Actor, comedian, director. Everyone knows Charlie Chaplin, the comic genius whose screen persona of ‘The Little Tramp’ defined the silent film era. What is less well known is that the boy from the back streets of South London was a talented violinist who, despite never learning to read music, ‘wrote’ the soundtracks for all of his films while making friends and acquaintances out of many of the century’s greatest composers.

Charlie Chaplin, Composer Charlie Chaplin in  The Vagabond, 1916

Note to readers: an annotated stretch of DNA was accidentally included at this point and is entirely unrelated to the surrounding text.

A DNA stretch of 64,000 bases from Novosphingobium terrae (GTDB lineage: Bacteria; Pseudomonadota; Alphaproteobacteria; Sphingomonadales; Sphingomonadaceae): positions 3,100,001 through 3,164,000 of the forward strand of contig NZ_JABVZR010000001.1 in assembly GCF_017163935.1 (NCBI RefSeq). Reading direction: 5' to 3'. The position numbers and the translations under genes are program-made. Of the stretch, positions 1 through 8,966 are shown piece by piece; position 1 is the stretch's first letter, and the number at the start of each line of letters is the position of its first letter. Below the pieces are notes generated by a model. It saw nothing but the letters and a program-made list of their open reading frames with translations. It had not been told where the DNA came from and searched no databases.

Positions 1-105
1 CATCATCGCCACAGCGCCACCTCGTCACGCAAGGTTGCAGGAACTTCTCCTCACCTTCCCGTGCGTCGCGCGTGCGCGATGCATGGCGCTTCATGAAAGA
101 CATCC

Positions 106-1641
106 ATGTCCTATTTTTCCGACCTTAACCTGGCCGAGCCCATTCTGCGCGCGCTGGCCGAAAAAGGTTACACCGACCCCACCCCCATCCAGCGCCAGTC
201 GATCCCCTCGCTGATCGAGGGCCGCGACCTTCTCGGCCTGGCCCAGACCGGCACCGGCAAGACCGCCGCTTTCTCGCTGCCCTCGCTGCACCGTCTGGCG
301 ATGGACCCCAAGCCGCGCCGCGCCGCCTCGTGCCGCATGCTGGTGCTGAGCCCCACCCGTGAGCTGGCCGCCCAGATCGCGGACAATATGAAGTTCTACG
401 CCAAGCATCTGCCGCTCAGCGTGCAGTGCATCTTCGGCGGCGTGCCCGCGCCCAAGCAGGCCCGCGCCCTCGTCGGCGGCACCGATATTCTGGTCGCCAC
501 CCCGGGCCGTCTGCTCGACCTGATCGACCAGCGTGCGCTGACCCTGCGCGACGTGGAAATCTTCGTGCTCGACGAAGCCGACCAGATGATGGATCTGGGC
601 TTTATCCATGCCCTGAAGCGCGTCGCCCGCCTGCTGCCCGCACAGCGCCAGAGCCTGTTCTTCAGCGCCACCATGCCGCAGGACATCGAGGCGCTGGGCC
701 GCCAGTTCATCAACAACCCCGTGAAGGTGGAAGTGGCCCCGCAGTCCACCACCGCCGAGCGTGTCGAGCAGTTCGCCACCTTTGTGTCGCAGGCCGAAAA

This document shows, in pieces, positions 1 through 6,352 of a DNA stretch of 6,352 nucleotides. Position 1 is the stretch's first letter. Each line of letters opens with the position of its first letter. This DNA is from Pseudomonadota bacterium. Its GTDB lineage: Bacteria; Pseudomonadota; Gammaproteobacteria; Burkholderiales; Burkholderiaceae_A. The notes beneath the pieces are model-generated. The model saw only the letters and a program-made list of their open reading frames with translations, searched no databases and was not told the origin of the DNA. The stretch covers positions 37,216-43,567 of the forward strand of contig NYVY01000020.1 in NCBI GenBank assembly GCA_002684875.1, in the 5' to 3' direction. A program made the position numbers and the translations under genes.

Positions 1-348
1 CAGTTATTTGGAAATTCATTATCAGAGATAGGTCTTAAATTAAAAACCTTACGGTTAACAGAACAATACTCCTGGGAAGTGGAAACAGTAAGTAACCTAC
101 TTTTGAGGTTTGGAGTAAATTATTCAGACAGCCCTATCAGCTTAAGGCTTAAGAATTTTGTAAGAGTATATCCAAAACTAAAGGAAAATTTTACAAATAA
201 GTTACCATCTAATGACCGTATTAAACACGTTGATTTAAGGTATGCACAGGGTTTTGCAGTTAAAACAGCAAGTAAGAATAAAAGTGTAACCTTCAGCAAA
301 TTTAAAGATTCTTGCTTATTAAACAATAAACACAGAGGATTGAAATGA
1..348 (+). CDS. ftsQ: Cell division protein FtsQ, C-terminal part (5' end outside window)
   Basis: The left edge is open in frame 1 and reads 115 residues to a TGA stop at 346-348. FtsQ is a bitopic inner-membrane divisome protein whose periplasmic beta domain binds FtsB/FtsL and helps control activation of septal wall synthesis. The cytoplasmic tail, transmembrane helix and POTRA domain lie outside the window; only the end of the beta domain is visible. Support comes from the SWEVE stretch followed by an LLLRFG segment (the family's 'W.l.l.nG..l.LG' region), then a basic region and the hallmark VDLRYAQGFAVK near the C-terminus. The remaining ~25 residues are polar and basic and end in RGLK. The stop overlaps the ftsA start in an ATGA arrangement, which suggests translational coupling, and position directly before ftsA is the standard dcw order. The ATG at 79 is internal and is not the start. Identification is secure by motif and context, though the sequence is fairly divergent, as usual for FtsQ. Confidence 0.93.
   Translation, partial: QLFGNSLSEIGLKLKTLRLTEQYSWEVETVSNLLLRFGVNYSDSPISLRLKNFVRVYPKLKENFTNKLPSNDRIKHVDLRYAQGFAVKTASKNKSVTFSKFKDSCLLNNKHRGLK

Russian-born, American violinist Philippe Quint, who has unearthed an album’s worth of Chaplin’s music for Warner Classics, knows a thing or two about Chaplin the musician, having been a fan growing up in Leningrad. “I recollect seeing him on Soviet TV,” he tells me, the day after I sat spellbound through his fascinating CD launch at Joe’s Pub in downtown Manhattan. “The speculation about Chaplin being affiliated with the Communist Party – the reason he was banned from the US, though they never found any evidence – made [the authorities] comfortable about showing Chaplin films in Russia. And because his movies were silent they felt there was no poisonous Western agenda. For me, the name...